All of these situations can lead to an increased likelihood of violence — and an increased awareness can help. Consider installing security cameras and extra lights to prevent incidents. Perhaps even reduce the number of hours that people work at night. This will not only lessen the chances of a robbery, but also shrink your security and insurance costs.
Although any workplace can be noisy, hearing loss occurs more often in factories, plants, and other industrial environments. Risk of ear damage is higher here because the buildings are filled with large, loud machinery that runs constantly and never gives workers’ ears a break. Being subjected to continuous loud noise over long periods can gradually damage hearing, which is not only bad for communication skills but can also affect tactile senses due to vibrational irregularities it causes in the inner ear.
Correct preventative gear, like headphones and earplugs, are critical in these environments as protection. If possible, the noisiest machines should be moved away from where employees actively work. Less overall exposure means less irreversible hearing loss in the long run.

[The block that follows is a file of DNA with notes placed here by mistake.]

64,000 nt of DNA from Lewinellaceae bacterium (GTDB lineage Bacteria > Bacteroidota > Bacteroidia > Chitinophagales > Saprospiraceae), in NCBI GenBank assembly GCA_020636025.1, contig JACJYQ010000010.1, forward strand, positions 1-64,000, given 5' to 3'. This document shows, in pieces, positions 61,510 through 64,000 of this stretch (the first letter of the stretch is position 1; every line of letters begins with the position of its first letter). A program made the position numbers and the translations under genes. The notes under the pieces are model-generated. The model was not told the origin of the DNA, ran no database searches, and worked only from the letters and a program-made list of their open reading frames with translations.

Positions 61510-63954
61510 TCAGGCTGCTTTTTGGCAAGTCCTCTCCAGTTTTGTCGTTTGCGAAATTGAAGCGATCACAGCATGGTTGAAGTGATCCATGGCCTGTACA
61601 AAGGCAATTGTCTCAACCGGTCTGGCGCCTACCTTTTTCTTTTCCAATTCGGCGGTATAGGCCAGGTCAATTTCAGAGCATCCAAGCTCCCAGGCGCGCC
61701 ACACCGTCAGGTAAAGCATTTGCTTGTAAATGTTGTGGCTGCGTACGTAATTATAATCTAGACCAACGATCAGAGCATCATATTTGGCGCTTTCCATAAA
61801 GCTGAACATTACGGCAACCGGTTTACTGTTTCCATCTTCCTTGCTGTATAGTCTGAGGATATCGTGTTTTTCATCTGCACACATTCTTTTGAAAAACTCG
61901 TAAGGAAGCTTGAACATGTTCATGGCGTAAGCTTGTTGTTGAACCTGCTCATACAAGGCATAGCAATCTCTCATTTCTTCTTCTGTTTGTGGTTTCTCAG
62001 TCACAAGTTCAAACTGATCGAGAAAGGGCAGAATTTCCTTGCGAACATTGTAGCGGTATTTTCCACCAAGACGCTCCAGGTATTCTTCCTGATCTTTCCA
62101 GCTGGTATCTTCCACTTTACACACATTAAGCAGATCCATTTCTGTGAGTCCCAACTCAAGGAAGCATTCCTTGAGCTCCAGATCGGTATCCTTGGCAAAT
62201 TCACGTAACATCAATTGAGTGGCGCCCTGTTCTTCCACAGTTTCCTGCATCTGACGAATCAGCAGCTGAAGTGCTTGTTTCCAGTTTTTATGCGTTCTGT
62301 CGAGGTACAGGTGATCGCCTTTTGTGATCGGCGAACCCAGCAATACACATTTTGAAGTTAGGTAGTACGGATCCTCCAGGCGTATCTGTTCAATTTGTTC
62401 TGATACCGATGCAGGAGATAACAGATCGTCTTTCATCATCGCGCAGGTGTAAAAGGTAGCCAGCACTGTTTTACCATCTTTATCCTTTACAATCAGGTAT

Of the non-fatal injuries that occur at work, the leaders are overexertion and ergonomic issues. These types of injuries can occur across all industries, from office settings to oil rigs, and since they’re so common, regulations are slowly being implemented to better support workers.
Increasingly, employers who ignore their employees’ ergonomic needs are having to answer to higher authorities. It’s an ever-important topic as these types of afflictions often lead to chronic conditions, which then result in loss of productivity and longer absences from employees.
Ergonomic impairments are not limited to those who work with older, unforgiving equipment. Simply sitting at your desk for extended periods can give rise to injuries. For instance, not being able to touch the ground with your feet or having your arms at an awkward angle on the keyboard can damage your body over time. Craning your neck and back toward a screen or straining your eyes to see more clearly are also common actions that can strain your body. Therefore, it’s important to provide employees with wrist rests, adjustable desks, and lumbar support to help avoid these issues.
Education and Prevention